Since its rollout in 2008, the Affordable Care Act (ACA) – also known as Obamacare – has had to overcome a number of hurdles.
One of the first is the infamously problematic rollout of website signup.
The ACA has also faced a number of legal challenges, managing to retain its footing through all of them.
Most recently, the U.S. Supreme Court reinforced the legal status of ACA reimbursements in all 50 states, whether or not a statewide health insurance exchange exists.
As a result, millions of Americans now enjoy better and more affordable healthcare coverage and a wider variety of coverage options.
Some of the most notable new benefits go to drug addicts, who now receive health insurance coverage for recovery from addiction to prescription drugs like Adderall and Xanax at the same level as other forms of medical care.
The New Drug Addiction Treatment Mandate
The new mandate dictates that, starting form 2014, eligible adults suffering from substance use disorders can receive treatment coverage from Medicaid and any health insurance on the Health Insurance Exchanges.
Currently, health insurance must cover 10 essential health categories. These include hospitalization, ambulatory services, laboratory services and emergency services among others. Included in this list is the category, mental health and substance use disorder services.
This means that treatment for drug addiction is now an essential health issue that must be covered by all health insurance plans in the marketplace.
Various agencies have been slowly releasing statements regarding what is covered vs. not covered. For example, in July 2014, Medicaid issued a detailed bulletin noting which types of Medication-Assisted Treatment and Behavioral Treatment services should be covered by state Medicaid plans.
To further cement its place on the essential health categories list, mental health and substance use disorder services are granted parity protection under the ACA.
This means that any financial or treatment limits placed on substance abuse and mental health care should not be more restrictive than those applied to categories in regular medical care such as hospitalization.
Basically, coverage of drug addiction must be provided at the same level as regular physical care.
Parity protections address limits such as deductibles, out of pocket payments, co-insurance and number of visits covered.
What This Means For Drug Use Disorder Patients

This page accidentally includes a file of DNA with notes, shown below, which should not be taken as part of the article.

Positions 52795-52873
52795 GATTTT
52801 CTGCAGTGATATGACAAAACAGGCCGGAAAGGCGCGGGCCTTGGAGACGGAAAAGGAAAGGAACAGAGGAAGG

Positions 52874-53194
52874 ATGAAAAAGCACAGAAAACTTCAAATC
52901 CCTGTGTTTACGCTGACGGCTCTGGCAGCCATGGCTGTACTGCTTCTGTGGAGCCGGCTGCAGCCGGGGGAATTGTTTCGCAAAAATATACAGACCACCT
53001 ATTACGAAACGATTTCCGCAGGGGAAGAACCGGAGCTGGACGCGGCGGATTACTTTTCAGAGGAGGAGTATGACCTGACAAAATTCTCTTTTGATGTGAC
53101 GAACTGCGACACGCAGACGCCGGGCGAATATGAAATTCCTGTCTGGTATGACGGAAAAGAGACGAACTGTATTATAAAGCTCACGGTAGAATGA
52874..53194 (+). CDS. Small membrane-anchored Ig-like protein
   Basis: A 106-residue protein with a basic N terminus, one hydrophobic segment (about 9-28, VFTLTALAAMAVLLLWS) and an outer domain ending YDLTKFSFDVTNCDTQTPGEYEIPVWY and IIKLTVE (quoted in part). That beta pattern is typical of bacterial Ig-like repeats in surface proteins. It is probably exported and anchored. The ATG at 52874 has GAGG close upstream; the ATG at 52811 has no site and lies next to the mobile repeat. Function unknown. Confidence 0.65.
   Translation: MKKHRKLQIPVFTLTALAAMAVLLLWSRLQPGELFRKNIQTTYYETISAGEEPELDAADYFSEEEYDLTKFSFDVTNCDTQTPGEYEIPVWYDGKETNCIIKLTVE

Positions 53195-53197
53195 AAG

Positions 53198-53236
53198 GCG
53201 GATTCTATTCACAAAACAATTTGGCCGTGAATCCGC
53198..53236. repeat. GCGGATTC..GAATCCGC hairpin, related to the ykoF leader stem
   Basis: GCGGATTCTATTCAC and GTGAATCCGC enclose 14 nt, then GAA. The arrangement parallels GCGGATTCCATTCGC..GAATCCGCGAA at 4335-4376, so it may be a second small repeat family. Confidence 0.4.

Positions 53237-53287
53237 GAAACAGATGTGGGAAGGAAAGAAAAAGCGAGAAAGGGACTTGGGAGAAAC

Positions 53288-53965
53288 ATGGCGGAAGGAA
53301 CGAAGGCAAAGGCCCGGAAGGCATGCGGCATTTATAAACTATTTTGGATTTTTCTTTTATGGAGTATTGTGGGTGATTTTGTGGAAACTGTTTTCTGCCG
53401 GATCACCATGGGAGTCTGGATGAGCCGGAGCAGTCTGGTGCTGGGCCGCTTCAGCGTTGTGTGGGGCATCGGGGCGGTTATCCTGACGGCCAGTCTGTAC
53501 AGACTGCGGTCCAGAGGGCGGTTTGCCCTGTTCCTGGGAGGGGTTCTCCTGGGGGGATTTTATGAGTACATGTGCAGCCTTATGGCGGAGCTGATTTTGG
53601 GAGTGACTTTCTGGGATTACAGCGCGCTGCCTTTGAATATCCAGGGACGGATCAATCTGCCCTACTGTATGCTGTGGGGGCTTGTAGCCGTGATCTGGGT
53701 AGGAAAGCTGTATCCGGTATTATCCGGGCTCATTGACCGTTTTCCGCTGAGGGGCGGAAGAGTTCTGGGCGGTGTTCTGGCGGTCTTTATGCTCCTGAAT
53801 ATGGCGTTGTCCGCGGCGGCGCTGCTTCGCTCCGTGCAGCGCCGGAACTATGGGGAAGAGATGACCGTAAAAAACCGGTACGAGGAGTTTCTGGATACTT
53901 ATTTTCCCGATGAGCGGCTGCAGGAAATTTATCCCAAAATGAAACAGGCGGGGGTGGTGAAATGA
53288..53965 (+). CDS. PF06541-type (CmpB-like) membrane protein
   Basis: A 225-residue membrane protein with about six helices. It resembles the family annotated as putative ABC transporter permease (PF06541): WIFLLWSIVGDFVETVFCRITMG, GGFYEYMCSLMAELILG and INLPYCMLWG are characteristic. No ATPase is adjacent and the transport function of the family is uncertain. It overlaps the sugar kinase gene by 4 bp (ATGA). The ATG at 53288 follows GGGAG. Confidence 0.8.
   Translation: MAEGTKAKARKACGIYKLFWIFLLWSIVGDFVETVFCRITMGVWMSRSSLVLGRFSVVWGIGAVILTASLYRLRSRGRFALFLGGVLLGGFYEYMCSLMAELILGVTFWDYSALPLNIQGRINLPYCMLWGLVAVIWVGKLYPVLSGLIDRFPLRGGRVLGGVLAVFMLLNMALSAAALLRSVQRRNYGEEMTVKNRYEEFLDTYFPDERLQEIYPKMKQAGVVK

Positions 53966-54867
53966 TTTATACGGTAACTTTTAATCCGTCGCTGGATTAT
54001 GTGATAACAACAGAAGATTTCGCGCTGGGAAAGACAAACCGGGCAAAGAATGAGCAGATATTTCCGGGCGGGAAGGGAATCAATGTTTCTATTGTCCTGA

Prior to ACA, there was no coverage for addiction treatment for those without insurance. If one could not afford expensive private health insurance, he or she had nowhere else to turn.
In the end, less fortunate people would end up being absorbed by the criminal justice system where they could at least get some help. Unfortunately, the penal system isn’t the best place to be treated for substance abuse, and most addicts remain addicted when released.
The Affordable Care Act now recognizes drug use disorder (drug addiction) as a disease, one that requires treatment.
Including it as a must-cover for all ACA approved healthcare insurance plans provides drug addicts with an opportunity to seek medical treatment among other care services.
The impact of this mandate is far reaching. It improves the general health of the population, saves the country money, improves productivity at work, improves the state of families and reduces the burden on the criminal justice system.
Addiction Recovery Services Offered By ACA
Due to parity protections, drug addiction coverage will be pretty much like any other disease.
Patients can receive preventive care, take advantage of early intervention programs and choose from Medically-Assisted Treatment and Behavioral Treatment programs.
Other services that must be provided to every community include:
• Medical screenings
• Educational campaigns
• Community prevention activities and programs
As of now, it is not exactly clear which specific substance abuse services will be covered under the new mandate.
The Department of Health and Human Services is still in the process of determining what services to cover.
For example, abuse of certain prescription drugs such as methadone & Naloxone is not covered.
Other restrictions vary depending on the state.
- In Alaska, treatment in residential treatment centers is not covered. Neither are day treatment services.
- In Colorado, coverage is limited to a total of 35 visits per year for all forms of substance abuse.
- In Mississippi, only abuse of FDA approved prescription drugs is covered.
- In South Carolina and Nebraska, treatment is only covered in facilities approved by the state.
In general, the legislative journey for drug addiction coverage under ACA has a way to go.
But this is a positive start, and many substance abuse victims have already started enjoying the benefits.
Among the many achievements of the Affordable Care Act, recognition and coverage of substance abuse as a disease will be one of the biggest.
Those who will be benefit most are low income patients who previously could not get help.
Hopefully, ACA will improve to remove any existing restrictions on services provided to drug addicts.